Are you leasing the facility from a private company or the government?
It is from a private property company that is well established in the Techno Park Area. The facility was at one point owned by the Industrial Development Corporation (IDC), a government-owned corporation. The building was originally built to manufacture solar panels with nice big cleanrooms. It was relatively easy to transition the building from solar panel manufacturing into imager and satellite manufacturing because the same kind of quality control and cleanliness was initially intended when the building was built, or at least when it was most recently upgraded in the past.
I understand your team is currently working remotely on design projects due to the pandemic. When are you looking to move into full production and what specific products do you have in mind? Are you looking at producing turnkey satellites or concentrating on imagers?
A majority of our work this year has been on design. This has been useful in a year of remote working. We recently announced a deal at the IAC2020 with a customer who is buying two of our large imagers. This deal is the work that we have been working on this year primarily. We have also been in production already this year, delivering a number of the smaller imagers to customers around the world.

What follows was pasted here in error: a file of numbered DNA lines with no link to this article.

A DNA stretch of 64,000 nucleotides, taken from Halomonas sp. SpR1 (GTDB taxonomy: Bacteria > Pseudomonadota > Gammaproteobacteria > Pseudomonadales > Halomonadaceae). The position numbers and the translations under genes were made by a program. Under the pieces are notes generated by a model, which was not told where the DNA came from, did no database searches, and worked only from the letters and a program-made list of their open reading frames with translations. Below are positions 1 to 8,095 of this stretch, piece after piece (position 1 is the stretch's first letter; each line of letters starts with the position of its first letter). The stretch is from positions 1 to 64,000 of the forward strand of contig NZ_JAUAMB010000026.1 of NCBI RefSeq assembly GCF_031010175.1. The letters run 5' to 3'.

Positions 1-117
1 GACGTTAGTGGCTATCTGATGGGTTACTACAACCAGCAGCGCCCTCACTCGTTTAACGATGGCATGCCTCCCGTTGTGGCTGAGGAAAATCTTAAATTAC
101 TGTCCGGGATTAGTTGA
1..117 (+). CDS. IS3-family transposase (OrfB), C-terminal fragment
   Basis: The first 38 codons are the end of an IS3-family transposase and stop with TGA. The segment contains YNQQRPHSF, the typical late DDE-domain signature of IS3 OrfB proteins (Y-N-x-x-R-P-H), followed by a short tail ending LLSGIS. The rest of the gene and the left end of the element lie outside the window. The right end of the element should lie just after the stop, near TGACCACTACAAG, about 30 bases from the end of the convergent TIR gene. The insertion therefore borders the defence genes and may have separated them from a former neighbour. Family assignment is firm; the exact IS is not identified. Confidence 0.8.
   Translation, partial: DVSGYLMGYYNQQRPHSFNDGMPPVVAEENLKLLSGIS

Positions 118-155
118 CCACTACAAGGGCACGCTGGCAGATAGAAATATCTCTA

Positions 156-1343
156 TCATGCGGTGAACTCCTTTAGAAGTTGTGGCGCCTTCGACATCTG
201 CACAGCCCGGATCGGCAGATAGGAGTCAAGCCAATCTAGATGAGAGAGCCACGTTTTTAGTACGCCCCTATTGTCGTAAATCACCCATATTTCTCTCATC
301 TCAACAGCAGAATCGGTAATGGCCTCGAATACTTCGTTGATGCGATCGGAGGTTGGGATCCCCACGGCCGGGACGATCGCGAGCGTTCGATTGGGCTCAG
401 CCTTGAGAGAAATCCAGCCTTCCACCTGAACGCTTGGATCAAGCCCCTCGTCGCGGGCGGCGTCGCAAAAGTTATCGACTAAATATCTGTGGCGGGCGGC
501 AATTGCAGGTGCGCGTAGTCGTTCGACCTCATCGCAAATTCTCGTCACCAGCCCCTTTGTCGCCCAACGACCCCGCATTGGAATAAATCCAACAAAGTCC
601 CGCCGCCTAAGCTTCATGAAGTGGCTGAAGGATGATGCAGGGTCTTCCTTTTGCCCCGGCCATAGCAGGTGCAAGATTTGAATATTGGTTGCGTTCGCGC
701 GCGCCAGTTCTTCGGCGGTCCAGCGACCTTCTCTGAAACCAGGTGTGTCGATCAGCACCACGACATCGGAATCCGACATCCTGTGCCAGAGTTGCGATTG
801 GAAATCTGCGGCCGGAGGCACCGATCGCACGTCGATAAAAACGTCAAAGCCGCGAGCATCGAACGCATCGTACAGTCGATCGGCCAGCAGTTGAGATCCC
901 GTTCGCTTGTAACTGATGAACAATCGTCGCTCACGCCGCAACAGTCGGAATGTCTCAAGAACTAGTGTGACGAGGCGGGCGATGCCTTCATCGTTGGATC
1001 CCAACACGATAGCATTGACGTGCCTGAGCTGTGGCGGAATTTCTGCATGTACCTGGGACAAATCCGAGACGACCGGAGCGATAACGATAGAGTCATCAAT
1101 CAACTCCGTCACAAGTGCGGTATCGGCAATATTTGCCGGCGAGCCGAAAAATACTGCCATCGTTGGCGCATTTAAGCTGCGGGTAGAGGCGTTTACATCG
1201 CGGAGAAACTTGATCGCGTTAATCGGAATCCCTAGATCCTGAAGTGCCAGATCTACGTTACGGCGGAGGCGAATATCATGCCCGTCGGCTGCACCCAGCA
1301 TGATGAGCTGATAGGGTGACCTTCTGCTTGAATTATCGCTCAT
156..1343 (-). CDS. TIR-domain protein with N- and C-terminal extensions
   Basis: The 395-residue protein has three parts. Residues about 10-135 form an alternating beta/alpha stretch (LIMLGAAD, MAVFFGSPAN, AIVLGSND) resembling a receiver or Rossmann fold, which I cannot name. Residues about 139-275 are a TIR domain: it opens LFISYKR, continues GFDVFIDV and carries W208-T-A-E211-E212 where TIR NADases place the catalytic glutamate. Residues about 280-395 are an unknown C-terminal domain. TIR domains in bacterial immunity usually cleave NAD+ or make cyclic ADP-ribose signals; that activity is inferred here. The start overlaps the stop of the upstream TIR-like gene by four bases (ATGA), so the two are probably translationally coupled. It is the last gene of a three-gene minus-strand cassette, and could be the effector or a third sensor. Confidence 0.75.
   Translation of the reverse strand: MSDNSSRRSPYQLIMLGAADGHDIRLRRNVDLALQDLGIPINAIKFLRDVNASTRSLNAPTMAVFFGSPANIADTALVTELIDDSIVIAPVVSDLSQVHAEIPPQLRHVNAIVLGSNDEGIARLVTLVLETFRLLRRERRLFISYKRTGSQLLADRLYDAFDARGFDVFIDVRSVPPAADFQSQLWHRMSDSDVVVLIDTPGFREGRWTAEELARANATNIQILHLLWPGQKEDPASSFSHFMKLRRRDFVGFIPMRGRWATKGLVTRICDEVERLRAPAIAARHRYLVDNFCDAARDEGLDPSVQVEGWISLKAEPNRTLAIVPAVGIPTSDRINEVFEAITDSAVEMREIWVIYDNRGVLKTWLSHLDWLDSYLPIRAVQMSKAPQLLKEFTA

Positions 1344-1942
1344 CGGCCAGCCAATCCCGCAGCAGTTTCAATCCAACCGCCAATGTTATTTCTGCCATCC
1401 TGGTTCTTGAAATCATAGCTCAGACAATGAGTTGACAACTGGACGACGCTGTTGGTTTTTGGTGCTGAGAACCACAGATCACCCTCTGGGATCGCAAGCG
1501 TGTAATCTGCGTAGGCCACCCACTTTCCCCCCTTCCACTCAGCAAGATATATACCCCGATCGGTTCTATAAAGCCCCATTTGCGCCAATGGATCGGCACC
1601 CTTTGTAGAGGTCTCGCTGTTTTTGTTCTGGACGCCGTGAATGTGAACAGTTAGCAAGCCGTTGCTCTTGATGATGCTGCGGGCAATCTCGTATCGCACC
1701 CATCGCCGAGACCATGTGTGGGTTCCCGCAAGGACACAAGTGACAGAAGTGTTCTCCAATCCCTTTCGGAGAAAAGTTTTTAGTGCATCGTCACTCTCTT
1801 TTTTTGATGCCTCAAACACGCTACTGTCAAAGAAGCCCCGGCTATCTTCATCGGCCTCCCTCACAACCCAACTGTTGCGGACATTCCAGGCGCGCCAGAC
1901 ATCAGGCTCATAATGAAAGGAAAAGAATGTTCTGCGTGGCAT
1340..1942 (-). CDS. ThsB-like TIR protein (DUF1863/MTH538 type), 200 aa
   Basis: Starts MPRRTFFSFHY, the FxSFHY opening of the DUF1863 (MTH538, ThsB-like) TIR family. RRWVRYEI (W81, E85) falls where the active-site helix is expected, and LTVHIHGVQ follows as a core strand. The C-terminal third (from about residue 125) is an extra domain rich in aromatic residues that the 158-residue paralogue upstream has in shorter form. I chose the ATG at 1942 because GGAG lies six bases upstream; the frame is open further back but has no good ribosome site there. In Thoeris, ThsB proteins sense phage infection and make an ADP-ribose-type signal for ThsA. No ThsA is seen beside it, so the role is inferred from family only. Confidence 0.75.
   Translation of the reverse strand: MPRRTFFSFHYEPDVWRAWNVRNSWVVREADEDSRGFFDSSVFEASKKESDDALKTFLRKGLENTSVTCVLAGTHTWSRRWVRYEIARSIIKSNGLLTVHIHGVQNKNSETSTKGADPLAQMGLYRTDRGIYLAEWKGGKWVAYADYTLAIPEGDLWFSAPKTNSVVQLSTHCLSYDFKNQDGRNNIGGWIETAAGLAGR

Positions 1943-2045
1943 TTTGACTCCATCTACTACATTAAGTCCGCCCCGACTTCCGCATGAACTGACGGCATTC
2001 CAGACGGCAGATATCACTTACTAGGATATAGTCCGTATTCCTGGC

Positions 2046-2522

It was nice to come straight out of the blocks, opening the company in January and delivering cameras to customers in the first months of the year. At the moment, our focus is on selling cameras as a short term product strategy. In the long term, we are certainly looking to deliver microsatellite solutions as well. Our sweet spot in terms of hardware size is that we are looking at satellites weighing about 100kg.
We are not looking to develop nanosatellites or CubeSats. Although we have cameras aimed at the nanosatellite market, our strategy is to work together with CubeSat bus providers as key partners. We already are talking to such partners around the world at the moment and having some significant progress.
In the microsatellite domain, we are also talking to satellites bus suppliers about providing payloads for their buses. Although in the long term, we are looking at delivering full satellite solutions in the microsatellite domain, for the next 12 months our focus is very much on cameras.
That sounds like a great plan! I read in your press release about plans to produce up to 48 satellites per year. It seems to be the long term objective, right?